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The history of politics in film: from ‘Birth of a Nation’ to ‘Borat’

Content Warning: This article discusses racist themes, including anti-Semitism.

Films have always been political, and have always been a reflection of reality. The dawn of cinema saw a new avenue for filmmakers and artists to express their sentiments and disseminate their worldview, often to a timeless effect. Movies portray a number of political and social issues. D.W. Griffith’s 1915 film The Birth of a Nation, renowned for being a pioneering work of art that greatly influenced filmmaking, was and remains notoriously controversial for showing the white supremacist Ku Klux Klan (KKK) in a positive and heroic light, highlighting their supposed crusade against the apparently villainous African Americans.

In pre-Civil Rights-era US, such a film was hugely popular and remains so even today in certain areas. Griffith’s film could be considered, by all accounts, racist and prejudiced, but that was his vision; filmmaking gave him the power to express said vision. And released just a few decades after slavery was abolished, racism was as rife as it had always been and the political climate then allowed for it to achieve a significant level of popularity. But the film was excellently made and a fantastic work of art, speaking from a purely artistic basis, as detached from social and political life as possible, and had a massive impact on future filmmaking. That it also harboured a deeply disturbing message goes to show that art is not free from the prejudice of man, but rather a reflection of it.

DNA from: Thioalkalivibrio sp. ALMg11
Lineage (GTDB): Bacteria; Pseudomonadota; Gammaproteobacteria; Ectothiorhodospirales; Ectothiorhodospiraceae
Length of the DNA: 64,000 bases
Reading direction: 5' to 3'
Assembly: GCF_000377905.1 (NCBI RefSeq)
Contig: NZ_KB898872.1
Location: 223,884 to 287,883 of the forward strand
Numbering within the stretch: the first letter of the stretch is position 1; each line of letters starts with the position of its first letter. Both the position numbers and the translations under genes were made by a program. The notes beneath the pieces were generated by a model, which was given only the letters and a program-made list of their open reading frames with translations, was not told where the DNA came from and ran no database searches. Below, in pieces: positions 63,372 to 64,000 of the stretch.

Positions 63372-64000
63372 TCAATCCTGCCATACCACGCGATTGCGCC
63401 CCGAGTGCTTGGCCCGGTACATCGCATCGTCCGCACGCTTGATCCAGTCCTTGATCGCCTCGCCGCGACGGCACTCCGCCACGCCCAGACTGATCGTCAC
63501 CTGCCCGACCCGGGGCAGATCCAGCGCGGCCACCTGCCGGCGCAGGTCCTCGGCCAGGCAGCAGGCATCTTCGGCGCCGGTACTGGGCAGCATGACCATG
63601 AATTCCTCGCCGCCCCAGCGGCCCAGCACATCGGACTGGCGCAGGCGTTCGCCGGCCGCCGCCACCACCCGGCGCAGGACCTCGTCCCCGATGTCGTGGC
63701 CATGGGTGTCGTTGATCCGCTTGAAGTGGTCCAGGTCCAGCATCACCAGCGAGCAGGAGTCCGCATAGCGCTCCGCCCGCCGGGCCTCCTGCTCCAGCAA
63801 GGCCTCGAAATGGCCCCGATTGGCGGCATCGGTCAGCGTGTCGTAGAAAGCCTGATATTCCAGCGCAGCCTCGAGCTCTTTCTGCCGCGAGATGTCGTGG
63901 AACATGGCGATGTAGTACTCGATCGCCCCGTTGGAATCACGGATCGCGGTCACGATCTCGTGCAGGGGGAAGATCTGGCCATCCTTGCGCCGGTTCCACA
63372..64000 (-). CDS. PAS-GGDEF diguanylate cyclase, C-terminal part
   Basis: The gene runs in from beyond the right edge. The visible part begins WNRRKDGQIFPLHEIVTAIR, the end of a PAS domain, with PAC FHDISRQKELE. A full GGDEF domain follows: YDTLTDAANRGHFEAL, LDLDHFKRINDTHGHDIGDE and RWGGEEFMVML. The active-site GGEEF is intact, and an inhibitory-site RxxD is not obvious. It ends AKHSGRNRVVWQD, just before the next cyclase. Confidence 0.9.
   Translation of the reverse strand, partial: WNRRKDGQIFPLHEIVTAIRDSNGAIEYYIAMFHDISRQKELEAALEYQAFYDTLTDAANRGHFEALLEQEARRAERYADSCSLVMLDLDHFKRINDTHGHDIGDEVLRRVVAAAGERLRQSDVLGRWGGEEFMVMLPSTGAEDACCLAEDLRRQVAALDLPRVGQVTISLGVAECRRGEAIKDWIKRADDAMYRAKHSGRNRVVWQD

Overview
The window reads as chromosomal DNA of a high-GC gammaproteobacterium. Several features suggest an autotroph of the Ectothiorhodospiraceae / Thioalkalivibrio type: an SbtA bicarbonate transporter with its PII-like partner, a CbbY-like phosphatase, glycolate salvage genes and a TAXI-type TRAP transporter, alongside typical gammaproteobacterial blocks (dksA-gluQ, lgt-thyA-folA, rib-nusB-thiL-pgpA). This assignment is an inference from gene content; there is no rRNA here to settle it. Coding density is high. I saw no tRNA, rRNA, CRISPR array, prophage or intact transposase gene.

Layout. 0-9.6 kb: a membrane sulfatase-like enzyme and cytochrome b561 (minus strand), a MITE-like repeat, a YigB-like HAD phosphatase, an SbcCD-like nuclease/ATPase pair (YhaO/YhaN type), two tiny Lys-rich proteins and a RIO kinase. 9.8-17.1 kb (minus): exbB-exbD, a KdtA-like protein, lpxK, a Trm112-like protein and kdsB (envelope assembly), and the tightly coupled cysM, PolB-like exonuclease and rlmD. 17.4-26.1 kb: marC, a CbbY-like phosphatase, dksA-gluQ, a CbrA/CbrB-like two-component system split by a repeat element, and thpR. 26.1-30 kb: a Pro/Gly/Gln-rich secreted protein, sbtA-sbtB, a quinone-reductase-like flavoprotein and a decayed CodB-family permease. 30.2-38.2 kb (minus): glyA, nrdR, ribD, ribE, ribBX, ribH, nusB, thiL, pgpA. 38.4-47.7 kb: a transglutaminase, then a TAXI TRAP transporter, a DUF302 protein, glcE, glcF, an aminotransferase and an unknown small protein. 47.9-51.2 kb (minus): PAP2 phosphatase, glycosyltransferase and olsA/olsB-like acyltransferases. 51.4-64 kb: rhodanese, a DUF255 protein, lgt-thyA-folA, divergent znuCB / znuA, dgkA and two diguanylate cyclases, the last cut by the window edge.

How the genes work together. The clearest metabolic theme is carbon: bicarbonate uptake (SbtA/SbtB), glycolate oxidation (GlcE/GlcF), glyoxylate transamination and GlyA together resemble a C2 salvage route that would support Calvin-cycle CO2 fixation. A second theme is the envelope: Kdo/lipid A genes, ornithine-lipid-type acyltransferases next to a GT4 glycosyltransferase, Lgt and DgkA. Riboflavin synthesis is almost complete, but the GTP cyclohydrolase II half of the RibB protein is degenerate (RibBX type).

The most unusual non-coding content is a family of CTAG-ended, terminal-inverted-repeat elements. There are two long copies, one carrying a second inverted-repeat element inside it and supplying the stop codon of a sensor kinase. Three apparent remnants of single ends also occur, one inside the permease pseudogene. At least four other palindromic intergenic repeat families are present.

Art is not free from the prejudice of man, but rather a reflection of it

Spike Lee touched upon this with 2018’s BlacKkKlansman, a sort of antithesis to both the racist films of the early 20th century and the present-day climate of deep racial divisions and hatred in modern day America. This film is the true story of a black police officer who infiltrated and brought down a local KKK chapter. Lee’s efforts to highlight the dangers of racism and white supremacy in both the America of the 1970s and Donald Trump’s America showed sharp and damning comparisons: it demonstrated how little has really changed for minorities and people of colour in the “greatest country in the world”. Lee made a bold political statement on police brutality and racial discrimination that held true 40 years ago, two years ago, and today. Nothing has changed. And Trump’s refusal to condemn white supremacists made things worse. The power of rhetoric is often underestimated.

And when it came to dangerous rhetoric, Charlie Chaplin’s famous speech in 1940’s The Great Dictator, a film far, far ahead of its time, was a reminder to the world to shield itself from destructive and hate-inspiring words. A satire of Adolf Hitler and fascism in the early days of World War Two, the film serves as a reminder that the great medium of film was always meant to be a means to get a message across. Chaplin’s influential speech was a plea to citizens and leaders around the world to live together in peace, dignity, and unity, a message which, at the time, served to do away with the dividing forces of the world and bring together its people in humanity, which was under a rising threat from Hitler’s Germany. 80 years later, it’s as relevant as ever.